Photograph by : Aurore Simonnet/NASA
"This is a fundamental discovery," said Nobel laureate James Cronin, the University Professor Emeritus in Physics at the University of Chicago. "The age of cosmic-ray astronomy has arrived. In the next few years, our data will permit us to identify the exact sources of these cosmic rays and how they accelerate these particles."
British-led scientists now believe the fast-moving particles that bombard the atmosphere are blasted across space from massive black holes at the centre of active galaxies.
Cosmic rays, discovered in 1912, are fast-moving subatomic particles that include the nuclei of hydrogen, oxygen, carbon, nitrogen and iron atoms. Evidence suggests they may increase the risk of cancer in pilots and air crews on long-haul flights.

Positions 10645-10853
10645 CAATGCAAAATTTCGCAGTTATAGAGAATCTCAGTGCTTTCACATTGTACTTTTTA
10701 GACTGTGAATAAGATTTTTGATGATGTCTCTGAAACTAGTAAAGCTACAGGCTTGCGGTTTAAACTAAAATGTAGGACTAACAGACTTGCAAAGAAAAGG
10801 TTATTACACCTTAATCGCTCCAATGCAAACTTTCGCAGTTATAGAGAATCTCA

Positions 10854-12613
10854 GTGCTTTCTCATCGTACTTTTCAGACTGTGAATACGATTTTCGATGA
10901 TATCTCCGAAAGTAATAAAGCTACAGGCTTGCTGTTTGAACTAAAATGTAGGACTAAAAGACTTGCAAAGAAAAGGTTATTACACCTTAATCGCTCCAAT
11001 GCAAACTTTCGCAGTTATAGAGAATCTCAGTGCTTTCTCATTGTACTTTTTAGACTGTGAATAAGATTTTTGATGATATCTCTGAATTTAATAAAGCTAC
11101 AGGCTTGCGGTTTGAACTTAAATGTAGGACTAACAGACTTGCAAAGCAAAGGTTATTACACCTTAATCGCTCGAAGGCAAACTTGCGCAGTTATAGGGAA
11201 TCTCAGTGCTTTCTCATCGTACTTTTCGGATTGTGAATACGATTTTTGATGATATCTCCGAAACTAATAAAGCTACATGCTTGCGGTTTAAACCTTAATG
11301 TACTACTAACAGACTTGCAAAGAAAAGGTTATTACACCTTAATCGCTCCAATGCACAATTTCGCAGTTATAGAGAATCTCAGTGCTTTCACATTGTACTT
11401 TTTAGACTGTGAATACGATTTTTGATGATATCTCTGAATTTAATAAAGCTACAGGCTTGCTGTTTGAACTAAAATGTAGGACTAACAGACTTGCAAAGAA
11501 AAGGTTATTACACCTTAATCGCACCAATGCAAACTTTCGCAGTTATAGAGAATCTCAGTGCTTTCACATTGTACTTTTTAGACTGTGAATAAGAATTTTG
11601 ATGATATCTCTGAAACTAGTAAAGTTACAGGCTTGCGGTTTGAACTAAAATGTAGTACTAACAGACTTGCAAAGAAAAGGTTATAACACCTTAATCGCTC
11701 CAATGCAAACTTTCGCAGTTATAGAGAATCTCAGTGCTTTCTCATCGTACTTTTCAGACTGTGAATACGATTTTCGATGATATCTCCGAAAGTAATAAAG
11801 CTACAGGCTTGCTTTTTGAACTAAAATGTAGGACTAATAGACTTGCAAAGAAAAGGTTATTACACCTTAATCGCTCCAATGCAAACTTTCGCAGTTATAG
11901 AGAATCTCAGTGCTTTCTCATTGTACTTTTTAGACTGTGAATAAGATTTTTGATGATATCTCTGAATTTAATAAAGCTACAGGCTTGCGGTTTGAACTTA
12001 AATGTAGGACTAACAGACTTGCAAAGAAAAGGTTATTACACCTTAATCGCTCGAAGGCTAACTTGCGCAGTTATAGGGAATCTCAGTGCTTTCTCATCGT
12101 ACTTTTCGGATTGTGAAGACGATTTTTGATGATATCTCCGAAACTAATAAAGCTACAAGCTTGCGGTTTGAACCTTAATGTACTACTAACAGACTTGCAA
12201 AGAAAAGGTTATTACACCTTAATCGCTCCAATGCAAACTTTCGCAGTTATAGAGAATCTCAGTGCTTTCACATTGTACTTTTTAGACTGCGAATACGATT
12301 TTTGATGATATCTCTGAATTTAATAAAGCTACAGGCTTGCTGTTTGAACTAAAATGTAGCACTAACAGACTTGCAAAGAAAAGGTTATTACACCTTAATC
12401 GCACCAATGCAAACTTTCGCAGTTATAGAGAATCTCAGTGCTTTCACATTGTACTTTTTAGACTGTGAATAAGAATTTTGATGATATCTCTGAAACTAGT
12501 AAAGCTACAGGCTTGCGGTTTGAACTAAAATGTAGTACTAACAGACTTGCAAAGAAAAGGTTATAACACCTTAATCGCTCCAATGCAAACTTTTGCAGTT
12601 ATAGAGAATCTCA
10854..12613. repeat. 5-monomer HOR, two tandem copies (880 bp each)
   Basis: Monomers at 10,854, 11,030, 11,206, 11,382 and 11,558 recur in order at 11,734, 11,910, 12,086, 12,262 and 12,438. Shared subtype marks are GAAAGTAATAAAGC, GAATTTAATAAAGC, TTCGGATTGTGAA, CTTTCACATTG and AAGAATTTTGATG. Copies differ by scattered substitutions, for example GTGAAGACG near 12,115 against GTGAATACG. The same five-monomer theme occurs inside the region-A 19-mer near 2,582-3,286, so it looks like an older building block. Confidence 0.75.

Medium-energy cosmic rays are known to come from exploding stars, while the Sun and other stars emit lower energy cosmic rays. But the source of ultra-high energy rays, which are 100 million times more energetic than anything produced by the most powerful atom smashers, has remained unexplained.
Suggested sources have included giant black holes, noisy radio galaxies, shock waves from colliding galaxies, echoes of the "Big Bang", and bizarre theoretical objects called "cosmic strings".
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